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Discussion in 'Dioramas & Displays' started by JohnReid, Jul 7, 2007.
This is my parts catcher,an old elastic edged mattress cover turned upside down.It really works well and has saved my sanity on many an occasion
A modeling cocoon!:twisted:
The instruction booklet is not very clear on how to put this engine together ,so I will take a few more pics to supplement their text.I assume that anyone putting this engine together in the future ,will already have a booklet.Model Expo has also put up a copy of it on their website.
I plan to build up one cylinder at a time around the crankcase.
Be sure to clean up all parts and dry fit everything before final assembly.
I used Tamiya Acrylic. Water based paint.
Would enamel work better.???
Hi! I am not sure about enamel as I haven't really used it much and I was never very happy with Tamiya acrylic that you thin with alcohol .Personally I use JoSonja acrylic mostly because it dries absolutely flat in its natural state.By adding your own varnish
you have complete control over the toughness of the surface depending on where you want to use it.With figures for example when I know they won't be subject to a lot of handling and I want to retain a fairly flat finish ,I use only a little varnish or none at all.With a light rubbing of your finger over the surface you can then bring it up to a low luster.(especially nice for the leather look)If you were doing something like a model RR train that would be handled a lot I would use as much varnish as I can(subject to it getting too shiny) and even top coat it with a semi-luster varnish to toughen it up.The nice thing about this type of paint is that you have complete control over the shine and the toughness of the surface you want.In addition ,if you screw up ,you don't have to start all over again as long as you have put your paint on in thin coats.Say for example you find the surface too shiny you can come back over it with just the tube paint and start again with a new flat surface.As far as how easily it chips,which was your original question ,I would try just experimenting a bit with a tube of the paint and a little varnish.Let the paint set for a few days though.Another nice thing about Jo Sonja is that it is quite easy to remove for the first 24 hours(approx)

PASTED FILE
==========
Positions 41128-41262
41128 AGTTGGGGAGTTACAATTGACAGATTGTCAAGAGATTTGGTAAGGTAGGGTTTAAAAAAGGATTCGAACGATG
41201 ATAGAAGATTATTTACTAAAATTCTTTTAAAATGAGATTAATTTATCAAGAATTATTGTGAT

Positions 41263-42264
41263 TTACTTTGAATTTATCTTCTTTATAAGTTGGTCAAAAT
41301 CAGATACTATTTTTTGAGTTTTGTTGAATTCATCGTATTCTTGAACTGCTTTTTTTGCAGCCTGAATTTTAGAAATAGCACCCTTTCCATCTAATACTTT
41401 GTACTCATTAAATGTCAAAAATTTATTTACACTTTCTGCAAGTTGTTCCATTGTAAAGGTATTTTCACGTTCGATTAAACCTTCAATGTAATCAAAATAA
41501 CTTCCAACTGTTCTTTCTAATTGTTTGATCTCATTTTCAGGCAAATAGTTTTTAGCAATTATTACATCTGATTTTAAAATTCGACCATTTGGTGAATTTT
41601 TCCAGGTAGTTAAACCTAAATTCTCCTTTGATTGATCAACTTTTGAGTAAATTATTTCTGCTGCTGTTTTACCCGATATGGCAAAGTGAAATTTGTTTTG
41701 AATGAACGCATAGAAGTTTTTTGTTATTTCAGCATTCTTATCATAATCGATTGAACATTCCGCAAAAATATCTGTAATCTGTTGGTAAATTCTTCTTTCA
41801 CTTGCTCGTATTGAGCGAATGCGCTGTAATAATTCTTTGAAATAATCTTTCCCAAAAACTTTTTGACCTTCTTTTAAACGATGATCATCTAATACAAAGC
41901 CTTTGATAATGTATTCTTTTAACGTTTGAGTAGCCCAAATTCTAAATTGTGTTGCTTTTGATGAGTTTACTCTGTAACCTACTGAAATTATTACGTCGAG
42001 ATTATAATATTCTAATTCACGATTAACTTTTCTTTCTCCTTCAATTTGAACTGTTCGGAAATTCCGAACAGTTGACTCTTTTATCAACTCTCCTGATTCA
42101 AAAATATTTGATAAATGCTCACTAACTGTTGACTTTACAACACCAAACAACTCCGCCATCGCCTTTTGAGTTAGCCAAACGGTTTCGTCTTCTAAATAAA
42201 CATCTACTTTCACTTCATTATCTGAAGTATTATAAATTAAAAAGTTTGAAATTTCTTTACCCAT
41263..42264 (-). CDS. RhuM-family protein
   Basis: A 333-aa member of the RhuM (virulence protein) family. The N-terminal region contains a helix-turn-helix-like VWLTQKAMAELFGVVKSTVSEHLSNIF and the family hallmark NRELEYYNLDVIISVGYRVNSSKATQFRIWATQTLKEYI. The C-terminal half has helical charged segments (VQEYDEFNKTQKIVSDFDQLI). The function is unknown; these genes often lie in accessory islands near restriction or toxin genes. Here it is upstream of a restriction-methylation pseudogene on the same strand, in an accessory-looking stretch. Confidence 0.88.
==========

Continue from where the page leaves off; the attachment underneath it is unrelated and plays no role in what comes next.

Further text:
John: Great work so far! You are a true artist!!
I too love JoSonja acrylics and use them almost exclusively on my carvings.
I have been meaning to ask you: where did you get the great figures for your 1/16 scale dio?
Hi Jim! some I bought,some I made and some I modified.The main grouping of pilots for this diorama I got from "The Model Cellar".Thank you for your kind comments.Cheers! John.
Wouldn't you know it this engine looks better from the back,which you will never see,than from the front.Maybe it is "finger trouble" on my part but the rockers look out of whack from the front side.When it is finished and on the aircraft it probably won't even be noticeable ,in fact I didn't even notice until I took the pic.The L/H casting is consistently leaning to the right.The springs are molded into the castings but could be replaced with real springs if you wish to.
Blast from the past!
Every once in awhile I like to put up an older pic just to keep this thread centered around the main subject, especially for the newcomers.This has been running so long now that sometimes even I lose sight of the forest for the trees.
One aspect of this diorama that I am really happy that I thought of ,is the front view being so much different than from the other three sides.The main story line is right there for the viewer to see,with everything else blocked by the main hangar doors ,which helps to create a kind stage almost like a shadow box when the lights are turned on.This is the essential part of the diorama ,the rest is just what they call "eye candy" which I must admit I also enjoy doing.As you guys know this diorama evolved over time and has turned out to be much larger than I ever expected.